Among other things, the former head of the Vatican’s doctrinal office accuses Francis of having a “magic circle” around him of theologically dubious advisors, of being inconsistent in his approach to sex abuse cases, and of being sometimes impulsive in his judgments. On that last point, Müller cites the case of Italian Cardinal Angelo Becciu, claiming the pontiff cut Becciu loose on the basis of a lone magazine article.
The new collection of Benedict’s own writings contains a previously unpublished essay titled “Monotheism and Tolerance,” in which the late pontiff criticizes what he saw as the increasingly intolerant ethos of modern Western societies, which, he warns, are increasingly intolerant of Christianity.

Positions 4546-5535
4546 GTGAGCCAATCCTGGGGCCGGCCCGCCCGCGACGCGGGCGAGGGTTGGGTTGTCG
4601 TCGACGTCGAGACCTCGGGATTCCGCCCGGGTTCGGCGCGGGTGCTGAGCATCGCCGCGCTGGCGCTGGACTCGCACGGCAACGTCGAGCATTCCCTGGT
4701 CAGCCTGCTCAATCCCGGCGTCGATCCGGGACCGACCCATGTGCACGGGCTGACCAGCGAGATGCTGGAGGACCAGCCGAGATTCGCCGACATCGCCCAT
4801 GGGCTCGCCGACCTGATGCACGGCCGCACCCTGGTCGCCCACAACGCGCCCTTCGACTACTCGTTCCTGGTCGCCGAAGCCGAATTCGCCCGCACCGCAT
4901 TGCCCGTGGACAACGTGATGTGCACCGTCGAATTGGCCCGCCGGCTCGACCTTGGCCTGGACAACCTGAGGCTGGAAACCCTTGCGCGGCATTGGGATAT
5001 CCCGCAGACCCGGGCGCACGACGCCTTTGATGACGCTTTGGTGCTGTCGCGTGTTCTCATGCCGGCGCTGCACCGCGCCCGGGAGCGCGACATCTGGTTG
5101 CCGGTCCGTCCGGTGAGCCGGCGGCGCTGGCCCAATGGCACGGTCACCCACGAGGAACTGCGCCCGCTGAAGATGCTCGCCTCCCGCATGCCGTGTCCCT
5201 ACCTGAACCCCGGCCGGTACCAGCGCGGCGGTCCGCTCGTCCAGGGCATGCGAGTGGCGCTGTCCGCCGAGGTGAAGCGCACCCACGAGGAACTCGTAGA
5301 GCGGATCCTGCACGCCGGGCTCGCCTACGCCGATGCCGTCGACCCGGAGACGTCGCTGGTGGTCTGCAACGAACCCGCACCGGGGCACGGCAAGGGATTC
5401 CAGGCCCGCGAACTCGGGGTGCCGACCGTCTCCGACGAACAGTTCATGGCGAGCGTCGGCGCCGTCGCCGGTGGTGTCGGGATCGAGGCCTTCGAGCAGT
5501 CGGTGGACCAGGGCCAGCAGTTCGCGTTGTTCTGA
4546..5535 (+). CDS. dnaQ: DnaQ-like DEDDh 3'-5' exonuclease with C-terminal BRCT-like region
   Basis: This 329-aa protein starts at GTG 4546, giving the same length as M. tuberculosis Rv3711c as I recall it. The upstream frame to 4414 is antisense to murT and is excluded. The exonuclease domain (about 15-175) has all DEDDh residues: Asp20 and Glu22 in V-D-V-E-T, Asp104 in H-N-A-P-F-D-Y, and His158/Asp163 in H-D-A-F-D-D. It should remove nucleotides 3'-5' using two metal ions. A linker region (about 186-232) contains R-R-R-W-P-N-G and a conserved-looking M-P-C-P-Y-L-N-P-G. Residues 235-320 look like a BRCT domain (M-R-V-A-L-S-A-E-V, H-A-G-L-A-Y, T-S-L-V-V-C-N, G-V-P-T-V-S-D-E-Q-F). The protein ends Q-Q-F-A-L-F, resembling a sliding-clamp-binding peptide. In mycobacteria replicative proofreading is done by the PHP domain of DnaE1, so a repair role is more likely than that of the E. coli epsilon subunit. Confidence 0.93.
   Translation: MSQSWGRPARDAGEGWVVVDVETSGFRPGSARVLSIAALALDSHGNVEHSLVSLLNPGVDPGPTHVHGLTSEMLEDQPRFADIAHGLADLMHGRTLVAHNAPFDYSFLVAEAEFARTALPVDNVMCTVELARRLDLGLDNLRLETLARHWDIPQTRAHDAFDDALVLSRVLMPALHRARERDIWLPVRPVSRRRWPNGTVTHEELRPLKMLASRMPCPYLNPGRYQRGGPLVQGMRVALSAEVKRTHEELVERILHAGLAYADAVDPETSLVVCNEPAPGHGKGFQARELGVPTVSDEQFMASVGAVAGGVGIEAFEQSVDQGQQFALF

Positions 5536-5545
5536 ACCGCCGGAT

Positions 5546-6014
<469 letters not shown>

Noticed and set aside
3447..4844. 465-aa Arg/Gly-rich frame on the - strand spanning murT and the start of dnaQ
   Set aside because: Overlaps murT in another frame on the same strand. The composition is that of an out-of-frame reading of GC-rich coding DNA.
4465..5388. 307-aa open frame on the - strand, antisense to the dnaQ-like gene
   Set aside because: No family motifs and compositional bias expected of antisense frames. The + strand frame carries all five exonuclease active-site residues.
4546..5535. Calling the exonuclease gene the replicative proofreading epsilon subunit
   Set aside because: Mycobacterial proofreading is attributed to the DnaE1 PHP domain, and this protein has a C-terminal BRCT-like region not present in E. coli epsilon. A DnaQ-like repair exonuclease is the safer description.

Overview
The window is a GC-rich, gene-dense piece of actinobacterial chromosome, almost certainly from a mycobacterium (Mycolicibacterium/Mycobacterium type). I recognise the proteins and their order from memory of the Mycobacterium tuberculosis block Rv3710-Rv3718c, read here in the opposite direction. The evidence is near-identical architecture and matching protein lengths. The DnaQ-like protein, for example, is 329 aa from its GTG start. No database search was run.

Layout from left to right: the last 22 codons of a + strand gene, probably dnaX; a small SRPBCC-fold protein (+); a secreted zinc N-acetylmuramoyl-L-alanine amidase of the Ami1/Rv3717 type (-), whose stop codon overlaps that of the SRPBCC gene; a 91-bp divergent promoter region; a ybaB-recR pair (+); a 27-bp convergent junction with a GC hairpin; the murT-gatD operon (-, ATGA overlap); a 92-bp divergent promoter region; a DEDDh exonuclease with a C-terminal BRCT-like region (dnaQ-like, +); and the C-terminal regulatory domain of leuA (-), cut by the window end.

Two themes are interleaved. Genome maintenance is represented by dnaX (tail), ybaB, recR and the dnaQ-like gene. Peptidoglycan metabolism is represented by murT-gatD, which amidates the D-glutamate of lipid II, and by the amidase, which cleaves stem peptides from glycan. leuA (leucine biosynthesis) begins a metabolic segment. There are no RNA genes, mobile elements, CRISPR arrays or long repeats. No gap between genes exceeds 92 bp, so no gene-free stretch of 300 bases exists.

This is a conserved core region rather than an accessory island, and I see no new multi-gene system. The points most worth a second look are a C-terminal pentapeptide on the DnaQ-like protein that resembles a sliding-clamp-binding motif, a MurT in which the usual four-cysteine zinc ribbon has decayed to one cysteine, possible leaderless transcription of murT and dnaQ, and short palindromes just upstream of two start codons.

What’s garnered more attention, however, are three other points.
One doesn’t come in the book itself, but in a letter to the Italian journalist to whom Benedict entrusted the text, Elio Guerriero. Explaining his instruction that the volume not be published until after his death, Benedict wrote, “The fury of circles hostile to me in Germany is so strong that the appearance of every word I say provokes a verbal assassination. I want to spare myself, and Christianity, from that.”
In the book, Benedict addresses the sexual abuse scandals, blaming in part a “collapse” in seminary formation, such as the existence of “gay clubs” among seminarians, including in the United States. He asserts that he’s aware of one bishop who allowed his seminarians to watch pornographic films – “presumably with the intention of rendering them capable of resisting behaviors contrary to the faith,” he adds, in an ironic aside.